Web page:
Las Vegas Sun

October 17, 2018

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State probing two deaths at psychiatric hospital

State health officials are investigating the deaths of two patients in two months at Rawson-Neal Psychiatric Hospital to determine whether problems with their care at the facility may have contributed to their demise.

Harold Cook, administrator for the Nevada Division of Mental Health and Developmental Services, which owns and operates the 212-bed facility near Oakey and Jones boulevards in Las Vegas, said seven staff members have been reassigned pending the outcome of the investigation.

The first patient, a man in his 50s, had a medical emergency and died March 2 after being rushed to Valley Hospital Medical Center, Cook said.

The second patient, a woman also in her 50s, went into cardiac arrest April 4. Rawson-Neal staff performed CPR before the woman died at the mental hospital, Cook said.

Officials are awaiting results of toxicology exams to determine the ultimate cause of death in each case, but both appear due to pre-existing medical conditions, Cook said.

“There’s no indication these are treatment-related deaths,” Cook said. “It looks like they were due to medical problems of the individuals.”

Cook said the deaths were not suicides. He would not say why the patients were admitted to Rawson-Neal.

State regulators fined Rawson-Neal $1,000 in January 2009 for failing to protect a female patient who was allegedly raped Nov. 14, 2008, by a male patient prone to violence. The case was never prosecuted, Cook said.

Another sexual assault occurred at the hospital Nov. 20, 2008, but an investigation determined the facility was not at fault.

Rawson-Neal patients are cleared medically at local hospitals before entering the mental facility, where complete medical staffing is available only during normal business hours, Cook said.

The two recent deaths were sudden and would not likely have been prevented had full medical staff been available around the clock, he said. In each case there may have been problems that weren’t detected in the medical exams or initial assessments at the mental hospital, Cook said.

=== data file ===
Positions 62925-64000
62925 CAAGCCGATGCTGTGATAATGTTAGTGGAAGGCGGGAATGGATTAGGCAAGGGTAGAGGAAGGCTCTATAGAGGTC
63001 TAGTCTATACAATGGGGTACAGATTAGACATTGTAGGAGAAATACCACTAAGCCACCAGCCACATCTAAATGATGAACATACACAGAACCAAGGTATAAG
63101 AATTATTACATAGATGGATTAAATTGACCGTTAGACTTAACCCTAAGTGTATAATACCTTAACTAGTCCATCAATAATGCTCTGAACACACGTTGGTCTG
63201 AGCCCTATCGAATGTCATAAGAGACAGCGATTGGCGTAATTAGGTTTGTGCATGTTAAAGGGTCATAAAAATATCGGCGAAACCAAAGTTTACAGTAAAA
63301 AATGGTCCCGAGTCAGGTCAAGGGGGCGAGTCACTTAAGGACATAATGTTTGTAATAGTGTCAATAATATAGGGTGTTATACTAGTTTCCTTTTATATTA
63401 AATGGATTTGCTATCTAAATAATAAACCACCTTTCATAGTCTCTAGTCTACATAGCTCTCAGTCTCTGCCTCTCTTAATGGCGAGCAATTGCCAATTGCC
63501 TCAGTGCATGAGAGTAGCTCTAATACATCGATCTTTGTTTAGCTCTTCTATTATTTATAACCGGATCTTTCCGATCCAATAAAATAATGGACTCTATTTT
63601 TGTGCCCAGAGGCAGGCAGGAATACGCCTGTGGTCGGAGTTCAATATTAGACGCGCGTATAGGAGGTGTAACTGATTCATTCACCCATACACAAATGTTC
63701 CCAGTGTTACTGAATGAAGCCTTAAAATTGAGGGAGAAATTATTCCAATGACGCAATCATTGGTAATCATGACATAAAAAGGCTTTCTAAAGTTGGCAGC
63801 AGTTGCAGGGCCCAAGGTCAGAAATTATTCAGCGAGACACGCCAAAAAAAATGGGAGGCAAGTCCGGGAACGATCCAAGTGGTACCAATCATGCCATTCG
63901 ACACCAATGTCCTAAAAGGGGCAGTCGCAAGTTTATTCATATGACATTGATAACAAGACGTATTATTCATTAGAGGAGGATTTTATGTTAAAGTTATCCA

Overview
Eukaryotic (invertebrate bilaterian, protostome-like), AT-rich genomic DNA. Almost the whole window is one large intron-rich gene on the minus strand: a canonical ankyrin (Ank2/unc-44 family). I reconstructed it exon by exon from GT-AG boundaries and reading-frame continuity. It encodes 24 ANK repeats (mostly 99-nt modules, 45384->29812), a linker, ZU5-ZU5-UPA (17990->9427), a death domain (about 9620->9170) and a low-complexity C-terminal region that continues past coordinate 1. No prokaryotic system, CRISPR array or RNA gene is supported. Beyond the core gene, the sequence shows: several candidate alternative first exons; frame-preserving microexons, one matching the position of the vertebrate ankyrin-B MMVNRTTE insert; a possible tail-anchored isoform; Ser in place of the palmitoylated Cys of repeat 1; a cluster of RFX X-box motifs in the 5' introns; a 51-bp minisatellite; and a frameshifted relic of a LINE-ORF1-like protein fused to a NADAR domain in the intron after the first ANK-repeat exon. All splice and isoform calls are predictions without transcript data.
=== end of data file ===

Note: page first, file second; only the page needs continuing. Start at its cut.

Both incidents were reported to the state’s registry of sentinel events, which tracks unexpected deaths or injuries in medical settings. Cook said part of the sentinel-event process includes a “root cause analysis,” examining events leading to the deaths to determine whether anything could have prevented them from occurring, or prevent similar problems in the future.

The Nevada Bureau of Health Care Quality and Compliance, which licenses hospitals, is investigating the deaths to determine whether Rawson-Neal staff provided adequate care to the patients. If determined to be at fault, the hospital could be required to submit a corrective action plan and pay a fine.

The deaths may also be reviewed by the Centers for Medicare & Medicaid Services, the government’s insurance payer, and the Joint Commission, an oversight agency for hospitals, Cook said.

The Nevada Division of Mental Health and Developmental Services has had about $90 million cut from its budget during the past three fiscal years, as a result of the Great Recession, Cook said.

It now operates on a budget of about $300 million.

Rawson-Neal closed down 22 beds and reduced or relocated staff to adapt to the cutbacks.

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